"I wish I were dead" is a common phrase that most people utter without meaning, but when you're depressed, that thought can become fact. You should take it seriously when anyone in your life says this. Keep in mind that passive suicidal ideation can turn into active suicidal ideation very quickly. In fact, there are usually elements of both passive and active suicidal ideation going on in a person's mind with no clear separation. Where you are on that spectrum between passive and active can indicate a great deal about where you are in terms of your mental health disorder.

Active Suicidal Ideation

With active suicidal ideation, "I wish I were dead" progresses to thoughts or plans of making it happen. You may be tipped over the edge by a stressful event, or the progress of your mood disorder may be to blame. Suicidal thoughts are nearly always caused by a combination of factors that result in you feeling like you are trapped, overwhelmed, out of control, a burden to others, and/or your life will never get any better.

Whether or not you have a plan in mind for suicide, these thoughts must be taken very seriously. Some of the highest risk factors for completing suicide include a history of previous suicide attempts, having a substance use problem, the presence of significant life stressors, and access to firearms or other lethal means. Active suicidal ideation is also dangerous because research shows that your decision-making processes are altered when you attempt suicide. It's important to get help immediately if you or a loved one is experiencing active suicidal ideation.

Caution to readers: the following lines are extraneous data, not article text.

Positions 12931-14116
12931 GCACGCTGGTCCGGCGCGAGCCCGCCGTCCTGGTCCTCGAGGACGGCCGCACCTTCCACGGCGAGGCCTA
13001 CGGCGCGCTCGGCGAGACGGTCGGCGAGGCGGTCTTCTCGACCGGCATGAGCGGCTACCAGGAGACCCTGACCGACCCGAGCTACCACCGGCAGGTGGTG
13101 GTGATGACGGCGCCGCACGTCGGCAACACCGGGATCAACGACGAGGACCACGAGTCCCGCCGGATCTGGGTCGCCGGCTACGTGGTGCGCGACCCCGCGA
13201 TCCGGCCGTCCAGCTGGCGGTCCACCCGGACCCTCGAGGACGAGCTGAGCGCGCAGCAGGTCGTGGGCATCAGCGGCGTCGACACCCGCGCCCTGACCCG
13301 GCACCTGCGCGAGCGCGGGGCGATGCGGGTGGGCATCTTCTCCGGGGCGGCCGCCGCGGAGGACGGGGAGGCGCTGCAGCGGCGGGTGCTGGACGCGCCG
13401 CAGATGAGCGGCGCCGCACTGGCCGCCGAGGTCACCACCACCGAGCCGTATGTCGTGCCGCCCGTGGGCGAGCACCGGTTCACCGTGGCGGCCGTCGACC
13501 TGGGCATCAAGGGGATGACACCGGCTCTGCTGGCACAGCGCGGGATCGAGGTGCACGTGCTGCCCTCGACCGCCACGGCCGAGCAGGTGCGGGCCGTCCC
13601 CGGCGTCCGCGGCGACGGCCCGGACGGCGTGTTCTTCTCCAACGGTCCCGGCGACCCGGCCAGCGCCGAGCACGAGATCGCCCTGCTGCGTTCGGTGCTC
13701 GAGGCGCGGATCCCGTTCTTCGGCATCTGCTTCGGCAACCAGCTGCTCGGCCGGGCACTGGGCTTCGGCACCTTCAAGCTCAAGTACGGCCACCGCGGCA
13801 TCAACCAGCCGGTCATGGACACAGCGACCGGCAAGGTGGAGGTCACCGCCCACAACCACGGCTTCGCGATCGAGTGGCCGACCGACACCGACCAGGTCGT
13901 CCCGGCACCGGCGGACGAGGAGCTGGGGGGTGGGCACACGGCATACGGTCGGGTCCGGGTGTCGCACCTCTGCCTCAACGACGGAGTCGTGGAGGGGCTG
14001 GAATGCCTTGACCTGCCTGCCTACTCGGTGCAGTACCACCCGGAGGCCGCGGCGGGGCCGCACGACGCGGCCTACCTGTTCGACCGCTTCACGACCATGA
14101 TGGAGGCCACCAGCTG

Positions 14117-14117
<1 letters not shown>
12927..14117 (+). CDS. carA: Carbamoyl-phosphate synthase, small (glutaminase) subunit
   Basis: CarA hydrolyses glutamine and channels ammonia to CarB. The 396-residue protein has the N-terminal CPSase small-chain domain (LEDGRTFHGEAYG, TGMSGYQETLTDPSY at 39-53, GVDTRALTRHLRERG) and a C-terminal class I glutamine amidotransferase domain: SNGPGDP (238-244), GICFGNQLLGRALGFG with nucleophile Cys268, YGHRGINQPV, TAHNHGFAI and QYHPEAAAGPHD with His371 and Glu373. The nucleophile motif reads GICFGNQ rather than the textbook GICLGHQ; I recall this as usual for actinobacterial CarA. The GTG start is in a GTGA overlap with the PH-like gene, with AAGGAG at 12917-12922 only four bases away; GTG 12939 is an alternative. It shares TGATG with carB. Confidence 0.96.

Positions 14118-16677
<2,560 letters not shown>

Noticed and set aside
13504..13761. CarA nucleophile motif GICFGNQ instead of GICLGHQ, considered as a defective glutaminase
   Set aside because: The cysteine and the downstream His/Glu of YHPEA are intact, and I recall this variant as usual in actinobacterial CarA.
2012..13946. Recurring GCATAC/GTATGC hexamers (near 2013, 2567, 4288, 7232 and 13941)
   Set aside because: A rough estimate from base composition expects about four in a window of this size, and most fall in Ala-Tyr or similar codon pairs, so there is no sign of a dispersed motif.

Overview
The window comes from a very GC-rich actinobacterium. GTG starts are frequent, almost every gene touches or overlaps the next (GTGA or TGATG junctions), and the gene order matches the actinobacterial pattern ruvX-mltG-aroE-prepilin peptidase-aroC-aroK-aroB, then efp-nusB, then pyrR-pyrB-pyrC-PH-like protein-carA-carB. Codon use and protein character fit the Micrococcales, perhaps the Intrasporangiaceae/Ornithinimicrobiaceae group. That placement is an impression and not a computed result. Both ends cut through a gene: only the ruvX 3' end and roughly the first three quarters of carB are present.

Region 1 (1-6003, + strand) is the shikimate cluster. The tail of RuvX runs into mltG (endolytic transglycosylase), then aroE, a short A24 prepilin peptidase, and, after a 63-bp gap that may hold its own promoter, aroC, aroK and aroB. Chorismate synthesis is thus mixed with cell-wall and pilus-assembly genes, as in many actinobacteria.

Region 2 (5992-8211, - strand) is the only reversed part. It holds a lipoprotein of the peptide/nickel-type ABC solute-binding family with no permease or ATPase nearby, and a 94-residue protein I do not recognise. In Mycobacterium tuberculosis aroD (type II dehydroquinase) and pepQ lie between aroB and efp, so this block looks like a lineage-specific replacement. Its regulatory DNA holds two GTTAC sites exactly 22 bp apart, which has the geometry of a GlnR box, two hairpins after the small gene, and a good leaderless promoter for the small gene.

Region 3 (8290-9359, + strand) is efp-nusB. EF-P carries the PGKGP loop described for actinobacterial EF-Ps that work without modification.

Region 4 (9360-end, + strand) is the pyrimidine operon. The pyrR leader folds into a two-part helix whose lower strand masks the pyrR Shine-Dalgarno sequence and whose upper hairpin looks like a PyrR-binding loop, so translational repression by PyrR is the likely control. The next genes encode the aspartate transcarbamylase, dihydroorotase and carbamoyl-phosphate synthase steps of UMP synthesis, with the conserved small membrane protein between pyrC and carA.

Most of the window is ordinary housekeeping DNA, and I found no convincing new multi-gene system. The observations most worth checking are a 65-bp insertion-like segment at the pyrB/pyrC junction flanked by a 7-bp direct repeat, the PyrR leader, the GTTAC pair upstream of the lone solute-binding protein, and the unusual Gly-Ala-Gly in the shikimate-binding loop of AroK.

Major Depression vs. Bipolar Depression

Bipolar depression is similar to major depression. The main difference is that if you have bipolar disorder and you're experiencing a depressive episode, you may be more likely than a person with unipolar depression to have a "mixed" type of episode, which includes agitation (both mental and physical), irritability, anger, and anxiety.

Single symptoms are rarely present. For example, when you're going through a depressive episode in bipolar disorder, you might experience any or all of the following symptom types and have no symptoms at all of suicidal ideation, which comprises group 6:

Group 1—Changes in Activity Levels:

  • Fatigue
  • Insomnia
  • Lethargy
  • Social withdrawal
  • Loss of interest in pleasurable activities

Group 2—Physical Changes:

Group 3—Emotional Pain:

  • Loss of self-esteem
  • Feelings of helplessness
  • Feelings of despair and/or hopelessness
  • Crying for no apparent reason
  • Feeling sad for extended periods of time

Group 4—Difficult Moods:

  • Irritability
  • Worry/anxiety
  • Anger
  • Feeling agitated

Group 5—Changes in Thought Patterns:

  • Indecision
  • Disorganization
  • Difficulty concentrating
  • Memory problems
  • Loss of interest in your health, appearance, or hygiene

Another person could have an entirely different combination of symptoms and be no less depressed than the first. The important thing is to be aware of what the symptoms of bipolar depression are so that you can identify them in yourself or someone you care for and seek help accordingly. And, as mentioned above, if you've been diagnosed with bipolar disorder and you're experiencing suicidal thoughts, talk to your doctor. You don't have to continue to feel this way.